The Allocation of “Hate Crimes” Dismisses Empathy
This photograph brings home the reason that I’m fundamentally opposed to the notion of “hate crimes” and, indeed, identity groups overall:
The young man in the foreground is Tyler Clementi, who recently plunged to his death from the George Washington Bridge (which spans from New Jersey to New York City), apparently as an emotional response to his college roommate’s violating his privacy to an extent so egregious as to be evil. The building in the background is Ridgewood High School, from which Tyler graduated.
If memory serves, the spot on which he is standing is within yards of the placement of the school’s polevaulting mats during track and field season, which was the vantage point from which I most frequently observed the scene. The building’s main entrance presents a beautiful, classic high school facade and, at least for a writer-type like me, readily suggests the stories for which it would stand as an apt setting. Stories of adolescent turmoil, fortitude, and growth.
My own experience of adolescence was heavily inclined toward the turmoil — largely attributable, if I’m being honest, to my unhealthy attraction to the dramatic — with fortitude manifesting only in the small degree required to lift my head sufficiently to breathe when at last I felt the ripples of drama lapping into my nostrils. As for growth, well, I was a long, long way from high school before I could claim any of that.
There’s nothing unique in this experience — as testified by the ease with which we can all raise images from literature and cinema to fill out the details. More of us than would like to make the admission can put ourselves in Tyler’s shoes as he stepped onto the bridge, and it has very little to do with the particular events and catalysts that brought him there.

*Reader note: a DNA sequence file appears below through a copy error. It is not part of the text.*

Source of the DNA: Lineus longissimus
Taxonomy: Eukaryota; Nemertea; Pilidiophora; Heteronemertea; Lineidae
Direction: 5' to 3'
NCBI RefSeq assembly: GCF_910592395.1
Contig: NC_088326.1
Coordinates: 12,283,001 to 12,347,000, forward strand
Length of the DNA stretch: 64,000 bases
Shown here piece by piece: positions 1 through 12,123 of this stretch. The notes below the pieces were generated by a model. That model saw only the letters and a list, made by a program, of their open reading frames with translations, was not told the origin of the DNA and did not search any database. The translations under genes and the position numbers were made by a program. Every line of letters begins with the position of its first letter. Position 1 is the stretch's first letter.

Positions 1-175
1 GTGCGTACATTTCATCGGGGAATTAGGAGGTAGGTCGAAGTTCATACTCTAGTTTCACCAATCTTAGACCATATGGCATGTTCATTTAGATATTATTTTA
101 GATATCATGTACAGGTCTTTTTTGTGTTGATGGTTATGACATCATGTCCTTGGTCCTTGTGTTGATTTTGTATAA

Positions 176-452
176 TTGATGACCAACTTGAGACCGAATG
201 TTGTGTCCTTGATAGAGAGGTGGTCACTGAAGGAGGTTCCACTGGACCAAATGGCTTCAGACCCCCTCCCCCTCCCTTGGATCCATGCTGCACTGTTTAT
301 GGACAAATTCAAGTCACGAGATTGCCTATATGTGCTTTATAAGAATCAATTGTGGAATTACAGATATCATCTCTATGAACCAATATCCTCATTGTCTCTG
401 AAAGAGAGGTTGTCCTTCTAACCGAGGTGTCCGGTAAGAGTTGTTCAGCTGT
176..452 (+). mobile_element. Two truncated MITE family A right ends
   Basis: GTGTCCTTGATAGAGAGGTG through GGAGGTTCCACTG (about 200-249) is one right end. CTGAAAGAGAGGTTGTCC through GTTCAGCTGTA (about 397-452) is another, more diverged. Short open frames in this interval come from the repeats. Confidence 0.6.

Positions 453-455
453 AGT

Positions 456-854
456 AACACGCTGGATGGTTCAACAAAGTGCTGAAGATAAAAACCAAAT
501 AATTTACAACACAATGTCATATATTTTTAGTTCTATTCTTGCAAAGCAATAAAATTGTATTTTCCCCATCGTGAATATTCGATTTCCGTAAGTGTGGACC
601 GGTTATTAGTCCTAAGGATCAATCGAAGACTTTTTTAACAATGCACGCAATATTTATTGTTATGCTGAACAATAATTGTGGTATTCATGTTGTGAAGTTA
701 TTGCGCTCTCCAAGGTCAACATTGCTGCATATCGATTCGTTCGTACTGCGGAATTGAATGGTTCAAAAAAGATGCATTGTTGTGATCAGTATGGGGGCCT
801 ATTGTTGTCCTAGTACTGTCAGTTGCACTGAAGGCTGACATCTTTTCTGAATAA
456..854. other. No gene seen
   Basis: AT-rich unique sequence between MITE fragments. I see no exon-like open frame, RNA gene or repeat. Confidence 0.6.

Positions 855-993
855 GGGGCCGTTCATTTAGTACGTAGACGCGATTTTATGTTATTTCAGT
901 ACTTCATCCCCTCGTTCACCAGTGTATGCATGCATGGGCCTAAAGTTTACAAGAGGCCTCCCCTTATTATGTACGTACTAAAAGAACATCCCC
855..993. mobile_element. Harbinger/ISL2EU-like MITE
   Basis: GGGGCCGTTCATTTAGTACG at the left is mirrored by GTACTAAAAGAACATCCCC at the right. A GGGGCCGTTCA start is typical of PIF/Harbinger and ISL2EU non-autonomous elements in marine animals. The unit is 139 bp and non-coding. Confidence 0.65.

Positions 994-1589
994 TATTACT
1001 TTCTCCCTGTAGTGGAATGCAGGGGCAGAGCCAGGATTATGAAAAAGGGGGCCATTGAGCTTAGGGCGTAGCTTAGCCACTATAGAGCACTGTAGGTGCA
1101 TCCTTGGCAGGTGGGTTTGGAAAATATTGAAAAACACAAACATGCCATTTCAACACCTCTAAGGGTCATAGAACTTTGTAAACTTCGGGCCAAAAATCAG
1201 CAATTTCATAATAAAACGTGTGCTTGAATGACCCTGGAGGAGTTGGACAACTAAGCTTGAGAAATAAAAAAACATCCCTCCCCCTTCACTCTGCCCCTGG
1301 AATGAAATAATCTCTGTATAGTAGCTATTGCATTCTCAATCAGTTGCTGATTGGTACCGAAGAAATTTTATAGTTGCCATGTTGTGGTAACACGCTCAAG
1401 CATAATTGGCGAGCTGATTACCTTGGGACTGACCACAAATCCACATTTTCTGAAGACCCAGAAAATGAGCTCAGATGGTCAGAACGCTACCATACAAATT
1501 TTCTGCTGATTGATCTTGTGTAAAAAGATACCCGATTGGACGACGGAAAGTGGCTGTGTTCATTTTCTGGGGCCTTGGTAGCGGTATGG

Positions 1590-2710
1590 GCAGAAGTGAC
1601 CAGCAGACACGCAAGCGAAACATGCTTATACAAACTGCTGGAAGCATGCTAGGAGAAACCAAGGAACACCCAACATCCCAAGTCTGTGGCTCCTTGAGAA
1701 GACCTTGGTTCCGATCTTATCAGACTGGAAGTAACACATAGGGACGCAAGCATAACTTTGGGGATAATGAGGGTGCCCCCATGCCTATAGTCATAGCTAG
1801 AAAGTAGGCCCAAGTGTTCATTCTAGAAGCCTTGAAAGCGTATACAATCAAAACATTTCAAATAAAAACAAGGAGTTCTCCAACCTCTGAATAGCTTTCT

By categorizing the qualities that made Tyler Clementi different, in the sense that his tragic end fits neatly in the ongoing narrative of a particular identity group, by giving that group alone a stake in his experience, such that criminal charges brought against his tormentor may be elevated on its behalf under the rationale of “hate crimes,” we cannot do otherwise than deepen our sense of social division. And that’s just the crack running along the emotional face of the matter.
The same poorly conceived understanding of self and society arises intellectually, as when we conflate the question of whether the action of Dharun Ravi (the roommate) was horribly, horribly wrong with the question of whether hate crime prosecutions and identity group legislation can maintain legal neutrality or even resolve the underlying problem. Or when the argument for same-sex marriage rests on the conclusion that homosexuals have feelings. Or when advocates for amnesty of illegal immigrants claim it as the only possible policy following the belief that immigrants are human beings with natural rights. Or when politicians from any particular group behave as if they inherently speak for all members of their demographic category.
It is an astonishing fact that so many well-meaning people assent to this strategy of forcing us to give over what truly makes us individuals. We ought rather to find it overt and offensive when public lines are drawn along differences as superficial as skin color or as private as affections. For our society to unify, and for our democracy to function in any degree, we’ll have to begin rejecting the facile — canned and processed — story lines that disclaim the possibility of deep empathy on the grounds of superficial or circumstantial differences.